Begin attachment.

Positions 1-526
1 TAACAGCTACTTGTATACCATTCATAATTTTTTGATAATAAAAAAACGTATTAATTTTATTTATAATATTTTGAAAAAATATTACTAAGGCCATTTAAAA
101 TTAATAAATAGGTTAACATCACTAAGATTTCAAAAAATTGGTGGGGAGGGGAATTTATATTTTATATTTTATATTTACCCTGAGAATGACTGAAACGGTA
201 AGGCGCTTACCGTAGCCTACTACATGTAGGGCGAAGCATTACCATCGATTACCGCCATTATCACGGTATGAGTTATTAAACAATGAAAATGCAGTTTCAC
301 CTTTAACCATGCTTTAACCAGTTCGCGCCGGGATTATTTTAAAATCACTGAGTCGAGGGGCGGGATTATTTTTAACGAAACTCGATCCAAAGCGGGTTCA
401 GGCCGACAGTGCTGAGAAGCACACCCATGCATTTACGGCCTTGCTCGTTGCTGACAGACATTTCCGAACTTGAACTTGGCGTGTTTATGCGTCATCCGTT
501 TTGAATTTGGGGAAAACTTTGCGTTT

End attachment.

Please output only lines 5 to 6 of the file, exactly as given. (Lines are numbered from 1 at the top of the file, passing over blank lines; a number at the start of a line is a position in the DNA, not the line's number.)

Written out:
301 CTTTAACCATGCTTTAACCAGTTCGCGCCGGGATTATTTTAAAATCACTGAGTCGAGGGGCGGGATTATTTTTAACGAAACTCGATCCAAAGCGGGTTCA
401 GGCCGACAGTGCTGAGAAGCACACCCATGCATTTACGGCCTTGCTCGTTGCTGACAGACATTTCCGAACTTGAACTTGGCGTGTTTATGCGTCATCCGTT